He believes the future of incentivizing is in retirement plans. In fact, he’s had a retirement plan established at his business for more than 20 years.
But according to the 2020 Ratchet+Wrench Industry Survey, only 44 percent of repair shops offer a retirement plan or 401(k).
“It’s not common enough,” Skolnik says.
Skolnik said he has floated the idea of a system like Nazim’s in the past, but his workers preferred a retirement plan, which benefits all employees and doesn’t pit anyone against each other for sales. It also benefits the business owners, who can put profits from the company into their own retirement and also receive tax breaks.
Skolnik’s 401(k) program mirrors many of the plans that are becoming standard in society today. After accruing a year of work for the company, a 401(k) is opened for workers. Skolnik contributes three percent of the employees salary to the fund whether the employee contributes individually or not. That way, even employees who believe “savings is for the birds,” are receiving money towards retirement.
For many technicians, especially younger ones, thinking about retirement often isn’t a priority. That doesn’t mean businesses should follow suit. Educating and encouraging employees to begin saving is important, Skolnik says. He remembers receiving some pushback after initially putting the plan in place. His response?
Skonlik asked his employees to just watch it happen. After a year the employees saw the savings and came to the realization that they barely knew the money was coming out of the paycheck. Since then, if Skolnik gets any pushback, he relates it to a car payment. Just get in the habit of paying it every month and understanding it’s of benefit to you.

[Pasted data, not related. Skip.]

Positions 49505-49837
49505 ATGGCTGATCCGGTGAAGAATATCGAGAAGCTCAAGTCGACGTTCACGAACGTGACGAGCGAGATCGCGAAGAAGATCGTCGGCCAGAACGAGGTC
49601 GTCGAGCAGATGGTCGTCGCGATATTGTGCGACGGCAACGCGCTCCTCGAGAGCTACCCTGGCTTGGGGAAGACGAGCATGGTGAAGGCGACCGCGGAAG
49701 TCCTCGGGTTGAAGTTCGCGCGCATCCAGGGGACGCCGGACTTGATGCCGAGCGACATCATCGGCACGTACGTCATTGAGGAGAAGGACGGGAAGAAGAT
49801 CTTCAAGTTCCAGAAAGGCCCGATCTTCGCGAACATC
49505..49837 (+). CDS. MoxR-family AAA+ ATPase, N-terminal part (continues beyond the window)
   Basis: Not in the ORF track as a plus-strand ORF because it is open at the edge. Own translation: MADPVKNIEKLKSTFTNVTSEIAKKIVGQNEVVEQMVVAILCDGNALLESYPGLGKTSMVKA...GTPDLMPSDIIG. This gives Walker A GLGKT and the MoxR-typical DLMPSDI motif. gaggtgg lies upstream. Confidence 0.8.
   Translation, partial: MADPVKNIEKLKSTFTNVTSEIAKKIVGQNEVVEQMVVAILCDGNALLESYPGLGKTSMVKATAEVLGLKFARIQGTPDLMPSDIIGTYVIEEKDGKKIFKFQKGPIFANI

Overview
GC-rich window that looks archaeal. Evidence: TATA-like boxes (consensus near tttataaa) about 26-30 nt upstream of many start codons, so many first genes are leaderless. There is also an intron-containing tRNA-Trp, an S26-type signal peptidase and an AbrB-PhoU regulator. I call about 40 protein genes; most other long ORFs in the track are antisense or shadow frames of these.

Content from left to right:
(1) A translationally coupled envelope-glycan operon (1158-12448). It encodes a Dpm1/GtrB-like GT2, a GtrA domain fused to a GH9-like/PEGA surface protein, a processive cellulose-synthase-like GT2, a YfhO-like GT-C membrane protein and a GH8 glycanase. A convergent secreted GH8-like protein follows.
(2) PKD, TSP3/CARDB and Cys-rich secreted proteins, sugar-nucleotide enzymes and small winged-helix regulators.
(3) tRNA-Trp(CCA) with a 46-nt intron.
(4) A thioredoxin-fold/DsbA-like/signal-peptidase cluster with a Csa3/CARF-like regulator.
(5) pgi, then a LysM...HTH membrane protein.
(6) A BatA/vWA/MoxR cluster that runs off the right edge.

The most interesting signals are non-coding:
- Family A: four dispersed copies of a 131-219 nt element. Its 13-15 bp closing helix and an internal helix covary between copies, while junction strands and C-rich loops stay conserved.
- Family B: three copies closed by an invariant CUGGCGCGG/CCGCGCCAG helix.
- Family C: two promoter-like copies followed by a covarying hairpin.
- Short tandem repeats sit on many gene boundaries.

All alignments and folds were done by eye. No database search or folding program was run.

Then at the end of the year, if the company turned a profit, Skolnik will reinvest the remaining money back into the retirement fund. Some years that has amounted to roughly 10 percent of the employees yearly salary that is reinvested into their individual plan. The only year Skolnik did not reinvest profits was following the 2008 economic crisis.
Implementing a retirement plan comes with a necessity to educate. Both shop owners and entry-level employees often struggle to see the benefits of a retirement plan as there are immediate earnings that are being sacrificed for long-term financial success.
In that way, retirement plans don’t seem like the obvious definition of a profit-sharing incentive. Skolnik brings in an accountant yearly to talk through the plans and educate the staff about the benefits.
Skolnik expects retirement plans will continue to become more popular as the industry tries to attract talent.
“If you don’t have (retirement) benefits in place, you’re going to be left out in the cold,” he says.
The bottom line
Nazim’s profit-sharing system and Skolnik’s retirement plan are just two of many ways to get more money to your employees and further incentivize talent to choose a shop. Not every plan may make sense for every business. Understand the shop’s finances and what it has the room to do. Nazim recognizes his plan might not make sense for franchises. In his mind, MSO’s would receive the greatest benefit. But whether it’s one of these plans, or a simple bonus structure, shops need to do something.
“You want to have a way to provide obviously a guaranteed salary that your employees can reach but also you want to create additional incentives, whether it’s a bonus, commission or whatever,” Nazim says.
SHOP STATS: Integrity 1st Automotive Location: Six locations in Dallas-Fort Worth Metroplex Owner(s): Kevin Syed Average Monthly Car Count: 230-380 Staff Size: 5+ Shop Size: 4,000-6500 sq. ft. Number of Lifts/Bays: 10+ ARO: $300-450 Annual Revenue: $630,000 - 1.2 million
SHOP STATS: Motor Works, Inc. Location: Rockville, Md. Owner(s): Greg Skolnik Average Monthly Car Count: 170 Staff Size: 7 Shop Size: 3,000 sq. ft. Number of Lifts/Bays: 7 ARO: $615 Annual Revenue: $1.25 million